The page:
Stacking IPv4 and Iv6 179
Tunneling IPv6 through IPv4 180
Whew — You Made It! 180
TCP/IP For Dummies, 6th Edition xii
Chapter 10: Serving Up DNS (The Domain Name System) 181
Taking a Look at the DNS Components 182
Going Back to DNS Basics 183
Revisiting Client/Server with DNS 184
Dishing up DNS client/server definitions 184
Snacking on resolvers and name servers 184
Who’s in charge here? 186
Serving a DNS client’s needs 186
Oops! Can’t help you 187
Who’s Responsible for Name and Address Information? 187
Understanding Servers and Authority 189
Primary name server: Master of your domain 189
Secondary name servers 190
Caching servers 192
Understanding Domains and Zones 193
Problem Solving with Dynamic DNS (DYNDNS) 195
Diving into DNSSEC (DNS Security Extensions) 195
Why does DNS need DNSSEC? 196
Glimpsing behind the scenes of DNSSEC 197
Part III: Configuring Clients and Servers: Web, E-Mail, and Chat 199
Chapter 11: Digesting Web Clients and Servers 201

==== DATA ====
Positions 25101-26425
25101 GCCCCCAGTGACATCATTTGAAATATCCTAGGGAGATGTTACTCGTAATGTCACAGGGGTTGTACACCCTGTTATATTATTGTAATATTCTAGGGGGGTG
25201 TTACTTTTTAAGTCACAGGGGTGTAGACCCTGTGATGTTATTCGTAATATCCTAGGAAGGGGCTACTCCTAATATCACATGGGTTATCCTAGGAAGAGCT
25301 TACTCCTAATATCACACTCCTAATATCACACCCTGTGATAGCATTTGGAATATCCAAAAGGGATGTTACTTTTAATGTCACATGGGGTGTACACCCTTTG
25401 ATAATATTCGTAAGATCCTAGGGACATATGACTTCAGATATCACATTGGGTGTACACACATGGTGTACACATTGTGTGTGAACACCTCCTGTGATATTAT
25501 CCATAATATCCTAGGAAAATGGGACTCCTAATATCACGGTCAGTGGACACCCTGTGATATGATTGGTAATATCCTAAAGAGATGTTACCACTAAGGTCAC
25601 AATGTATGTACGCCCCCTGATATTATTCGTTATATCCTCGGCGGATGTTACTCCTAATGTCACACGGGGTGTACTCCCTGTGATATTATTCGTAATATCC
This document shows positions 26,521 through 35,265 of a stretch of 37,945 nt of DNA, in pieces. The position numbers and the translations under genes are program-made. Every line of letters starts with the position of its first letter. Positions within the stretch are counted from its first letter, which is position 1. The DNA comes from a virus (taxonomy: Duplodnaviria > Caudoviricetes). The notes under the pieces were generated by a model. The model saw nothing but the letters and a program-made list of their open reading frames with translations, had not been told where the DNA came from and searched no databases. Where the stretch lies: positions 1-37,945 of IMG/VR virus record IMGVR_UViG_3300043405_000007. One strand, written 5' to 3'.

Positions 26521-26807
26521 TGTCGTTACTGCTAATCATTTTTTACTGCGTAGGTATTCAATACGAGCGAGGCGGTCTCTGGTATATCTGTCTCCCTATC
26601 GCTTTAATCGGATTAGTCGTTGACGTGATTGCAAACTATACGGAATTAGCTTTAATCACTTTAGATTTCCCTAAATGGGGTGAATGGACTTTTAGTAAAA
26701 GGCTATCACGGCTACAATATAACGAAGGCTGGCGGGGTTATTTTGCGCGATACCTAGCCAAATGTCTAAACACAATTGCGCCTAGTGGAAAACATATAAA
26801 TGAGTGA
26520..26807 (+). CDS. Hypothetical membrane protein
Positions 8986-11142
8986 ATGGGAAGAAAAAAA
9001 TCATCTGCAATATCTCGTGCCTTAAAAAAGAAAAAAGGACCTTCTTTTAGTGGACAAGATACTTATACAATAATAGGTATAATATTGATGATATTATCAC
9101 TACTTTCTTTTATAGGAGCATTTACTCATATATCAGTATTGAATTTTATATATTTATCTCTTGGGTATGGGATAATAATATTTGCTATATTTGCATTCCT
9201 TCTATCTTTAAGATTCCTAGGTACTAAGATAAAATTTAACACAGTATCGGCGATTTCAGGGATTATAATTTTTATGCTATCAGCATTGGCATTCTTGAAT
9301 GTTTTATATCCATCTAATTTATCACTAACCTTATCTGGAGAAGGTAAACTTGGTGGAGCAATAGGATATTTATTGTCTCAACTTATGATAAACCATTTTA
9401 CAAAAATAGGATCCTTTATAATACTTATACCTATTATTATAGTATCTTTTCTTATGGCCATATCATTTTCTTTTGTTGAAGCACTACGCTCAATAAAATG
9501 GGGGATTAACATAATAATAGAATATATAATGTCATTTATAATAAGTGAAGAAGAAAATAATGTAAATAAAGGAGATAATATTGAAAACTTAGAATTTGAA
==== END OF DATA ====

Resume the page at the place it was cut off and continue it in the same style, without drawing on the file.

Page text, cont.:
Standardizing Web Services 201
Deciphering the Languages of the Web 202
HTML 4 204
HTML + MIME = MHTML 205
Java and other Web dialects 205
Hypertext and hypermedia 206
Understanding How Web Browsing Works 207
Serving up a Web page 207
Storing user information as cookies 209
Managing cookies with your browser 210
Dishing up multimedia over the Internet 212
Feeding Web Pages with Atom and RSS 214
Reducing the Web’s Wide Waistline to Increase Speed 215
Proxy Serving for Speed and Security 218
Caching pages 219
Improving security with filtering 220
Setting up a proxy client 220
Finishing touches 223
Table of Contents xiii
Setting Up a Caching Proxy Server 223
Outlining the general steps for installing and configuring squid 223
Configuring squid for Microsoft Windows Server 2008 224
Browsing Securely 228
Ensuring that a site is secure 228
Using your browser’s security features 229
Setting Up a Web Server 230
Setting up the Apache HTTP Server 231
Speeding up Apache 234
Making Apache more secure 234
Adding Security to HTTP 235
Taking a look at HTTPS 236
Getting up to speed on SSL 236
Stepping through an SSL Transaction 237
Using Digital Certificates for Secure Web Browsing 238
Chapter 12: Minimum Security Facilities 239
What’s the Worst That Could Happen? 239
Jump-Starting Security with the Big Three 240
Installing a personal firewall 241
Vaccinating your system with the anti-s 242